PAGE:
"If laws cannot protect poor and helpless persons like my litigant, why should we lawyers exist?"
After she became a lawyer for public legal aid, the first case that Guo Jianmei took was of a woman trying to pursue a lawsuit for her son; on her way to Beijing, a car knocked her down, causing damage in the clavicle and lumbar regions and blinding her in one eye. According to all relevant departments, the other party in the accident should have taken full responsibility but they paid merely 30 thousand yuan, which was a pittance - an artificial eye would have cost 100 thousand yuan. To make matters worse, the 30 thousand yuan was later stolen.
Guo took the case. “If laws cannot protect poor and helpless persons like my litigant, why should we lawyers exist?” she said. Guo was devoted to the case; the procurator script was over 10 thousand characters and Guo gave it her best, debating vigorously in court. This was the first case that Guo took up after the establishment of the Women’s Laws Research and Service Center in the Law School of Peking University. And it was during the proceedings of this case that she became determined to be a lawyer for public legal aid.
Guo was born in October 1961 in a teachers’ family in Huan County, Henan Province. Before going to university at the age of 18, she had witnessed the poverty, underdevelopment, and the violation of women’s rights in the village where she lived. All these left their mark and remained deep in her heart.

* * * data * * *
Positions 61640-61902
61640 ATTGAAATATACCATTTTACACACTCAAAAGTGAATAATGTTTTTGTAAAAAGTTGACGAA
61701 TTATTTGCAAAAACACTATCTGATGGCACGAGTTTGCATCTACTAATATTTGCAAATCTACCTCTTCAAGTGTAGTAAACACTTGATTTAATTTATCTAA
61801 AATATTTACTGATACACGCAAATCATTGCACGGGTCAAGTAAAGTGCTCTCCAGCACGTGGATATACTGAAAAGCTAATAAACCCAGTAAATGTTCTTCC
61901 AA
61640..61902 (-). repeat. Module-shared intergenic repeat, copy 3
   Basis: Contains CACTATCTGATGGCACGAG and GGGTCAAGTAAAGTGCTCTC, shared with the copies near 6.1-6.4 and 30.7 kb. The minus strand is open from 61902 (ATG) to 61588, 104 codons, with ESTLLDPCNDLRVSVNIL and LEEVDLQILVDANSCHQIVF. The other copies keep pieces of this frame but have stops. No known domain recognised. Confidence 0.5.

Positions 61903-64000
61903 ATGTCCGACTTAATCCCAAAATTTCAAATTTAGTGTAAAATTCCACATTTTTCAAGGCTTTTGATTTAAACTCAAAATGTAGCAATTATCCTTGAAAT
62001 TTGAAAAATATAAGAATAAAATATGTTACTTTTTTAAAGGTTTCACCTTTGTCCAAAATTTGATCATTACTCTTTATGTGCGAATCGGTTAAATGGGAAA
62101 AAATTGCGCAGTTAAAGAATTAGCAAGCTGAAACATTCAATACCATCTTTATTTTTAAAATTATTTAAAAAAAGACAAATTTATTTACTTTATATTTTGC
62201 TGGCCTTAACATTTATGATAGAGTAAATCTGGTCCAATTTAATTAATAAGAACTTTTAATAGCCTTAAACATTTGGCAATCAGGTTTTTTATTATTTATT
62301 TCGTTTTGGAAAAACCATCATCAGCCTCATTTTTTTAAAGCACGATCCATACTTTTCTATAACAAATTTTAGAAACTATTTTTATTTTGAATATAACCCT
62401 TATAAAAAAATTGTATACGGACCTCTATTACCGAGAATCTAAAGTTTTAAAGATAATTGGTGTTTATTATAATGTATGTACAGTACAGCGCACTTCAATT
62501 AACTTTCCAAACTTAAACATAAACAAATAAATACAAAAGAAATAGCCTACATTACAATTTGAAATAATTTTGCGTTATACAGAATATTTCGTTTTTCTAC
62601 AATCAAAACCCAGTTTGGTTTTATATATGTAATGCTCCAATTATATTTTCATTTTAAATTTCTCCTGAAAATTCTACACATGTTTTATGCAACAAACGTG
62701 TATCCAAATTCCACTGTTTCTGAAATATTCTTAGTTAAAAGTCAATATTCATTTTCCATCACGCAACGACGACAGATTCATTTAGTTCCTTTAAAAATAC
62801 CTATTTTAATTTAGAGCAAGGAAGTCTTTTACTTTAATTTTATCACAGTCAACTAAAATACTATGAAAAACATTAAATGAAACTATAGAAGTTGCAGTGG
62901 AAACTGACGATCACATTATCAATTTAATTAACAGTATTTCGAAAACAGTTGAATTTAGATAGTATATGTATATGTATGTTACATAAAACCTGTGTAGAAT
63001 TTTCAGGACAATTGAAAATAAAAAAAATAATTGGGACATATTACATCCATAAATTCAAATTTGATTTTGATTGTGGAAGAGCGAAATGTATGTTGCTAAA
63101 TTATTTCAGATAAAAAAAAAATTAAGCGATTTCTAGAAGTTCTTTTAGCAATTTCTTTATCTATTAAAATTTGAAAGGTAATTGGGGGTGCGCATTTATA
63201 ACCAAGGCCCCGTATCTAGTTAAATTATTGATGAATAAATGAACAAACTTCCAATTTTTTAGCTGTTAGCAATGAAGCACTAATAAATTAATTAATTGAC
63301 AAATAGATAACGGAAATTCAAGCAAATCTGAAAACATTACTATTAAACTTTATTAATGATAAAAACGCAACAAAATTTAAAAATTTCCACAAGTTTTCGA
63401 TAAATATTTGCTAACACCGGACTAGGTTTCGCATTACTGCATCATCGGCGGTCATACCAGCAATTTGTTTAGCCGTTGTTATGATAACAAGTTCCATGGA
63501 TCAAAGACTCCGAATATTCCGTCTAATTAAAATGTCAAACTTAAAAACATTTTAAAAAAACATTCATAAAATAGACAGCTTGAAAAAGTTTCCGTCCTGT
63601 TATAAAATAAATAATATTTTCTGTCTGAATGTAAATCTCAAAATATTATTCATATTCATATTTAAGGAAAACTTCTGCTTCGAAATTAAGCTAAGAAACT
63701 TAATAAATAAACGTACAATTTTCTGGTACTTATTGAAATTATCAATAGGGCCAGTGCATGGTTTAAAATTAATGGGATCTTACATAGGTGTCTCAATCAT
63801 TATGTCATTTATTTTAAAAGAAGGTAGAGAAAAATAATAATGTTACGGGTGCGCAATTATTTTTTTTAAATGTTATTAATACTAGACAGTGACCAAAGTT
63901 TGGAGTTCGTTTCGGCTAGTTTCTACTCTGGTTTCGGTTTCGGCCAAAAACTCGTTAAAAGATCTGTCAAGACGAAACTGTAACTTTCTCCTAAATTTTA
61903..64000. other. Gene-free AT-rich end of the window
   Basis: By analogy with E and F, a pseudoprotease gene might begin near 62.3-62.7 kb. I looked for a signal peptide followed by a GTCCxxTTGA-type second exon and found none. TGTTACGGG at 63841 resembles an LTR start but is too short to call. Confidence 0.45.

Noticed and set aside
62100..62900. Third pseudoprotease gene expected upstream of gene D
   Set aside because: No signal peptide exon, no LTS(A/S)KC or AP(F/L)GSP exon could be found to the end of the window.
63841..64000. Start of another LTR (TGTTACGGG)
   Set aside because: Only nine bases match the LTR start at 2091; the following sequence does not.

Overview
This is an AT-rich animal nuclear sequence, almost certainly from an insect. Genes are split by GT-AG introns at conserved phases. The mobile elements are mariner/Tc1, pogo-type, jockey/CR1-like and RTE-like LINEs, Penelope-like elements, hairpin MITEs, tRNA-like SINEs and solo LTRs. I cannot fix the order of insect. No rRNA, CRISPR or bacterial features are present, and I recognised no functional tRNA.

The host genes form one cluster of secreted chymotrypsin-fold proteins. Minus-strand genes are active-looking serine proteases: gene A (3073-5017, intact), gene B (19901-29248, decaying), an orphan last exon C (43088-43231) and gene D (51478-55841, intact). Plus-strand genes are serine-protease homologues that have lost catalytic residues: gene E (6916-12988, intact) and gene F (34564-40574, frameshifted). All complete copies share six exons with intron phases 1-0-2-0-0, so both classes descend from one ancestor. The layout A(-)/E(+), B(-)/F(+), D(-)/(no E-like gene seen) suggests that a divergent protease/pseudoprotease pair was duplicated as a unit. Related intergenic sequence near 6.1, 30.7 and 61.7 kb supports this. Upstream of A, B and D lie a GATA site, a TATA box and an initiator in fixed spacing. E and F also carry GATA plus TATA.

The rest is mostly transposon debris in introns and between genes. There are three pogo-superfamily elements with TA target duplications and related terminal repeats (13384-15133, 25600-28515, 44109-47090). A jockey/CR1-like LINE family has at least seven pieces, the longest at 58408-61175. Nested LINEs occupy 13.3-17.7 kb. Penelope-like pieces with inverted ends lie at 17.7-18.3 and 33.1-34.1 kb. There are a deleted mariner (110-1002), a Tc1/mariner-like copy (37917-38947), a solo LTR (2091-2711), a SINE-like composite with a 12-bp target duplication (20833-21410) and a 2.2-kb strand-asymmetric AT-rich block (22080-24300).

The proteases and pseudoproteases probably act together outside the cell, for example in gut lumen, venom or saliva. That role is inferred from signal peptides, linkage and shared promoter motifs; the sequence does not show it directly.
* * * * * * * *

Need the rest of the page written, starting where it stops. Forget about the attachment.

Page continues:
In 1983, Guo graduated from the Department of Law, Peking University. Later she worked in the Institute of Judiciary, the Legal Consultant Office of the National Women’s Federation and the “China Lawyers” magazine of the National Lawyers’ Association. While working at these posts, she continued paying attention to the protection of women’s rights and interests.
From 1993 to 1995, Guo cooperated with the Institute of Law, Chinese Academy of Social Science to implement the project “ A Study on the Existing Problems in Implementing Women’s Law in China and its Counter Measures”. They carried out profound investigations and research on the situation and the problems faced in the protection of women’s rights and interests in China. A substantial special report of the study was written.
In 1995, after attending the Fourth International Forum for Women Lawyers, Guo initiated the Women’s Laws Research and Service Center in the Law School of Peking University. In 1996, she resigned from the post of assistant editor of China Lawyers starting to work in the Center to provide legal aid for women full time till today.
The role that Guo assigned herself to was of becoming one of the members of the first generation of influential civil lawyers and NGOs. And this became the legal platform for her work. As the leader of the Center, Guo provides free legal services to poor people, particularly with the aim of protecting the legal rights of poor women in need.. She helps poor women to solve their problems from a new perspective, guaranteeing their legal rights in the social, political and economic arena. She also arouses their awareness of women’s rights and helps them to acquire legal knowledge, aimed at eliminating their poverty, both spiritual and cultural. This is also enhances the personal development and fulfillment of women.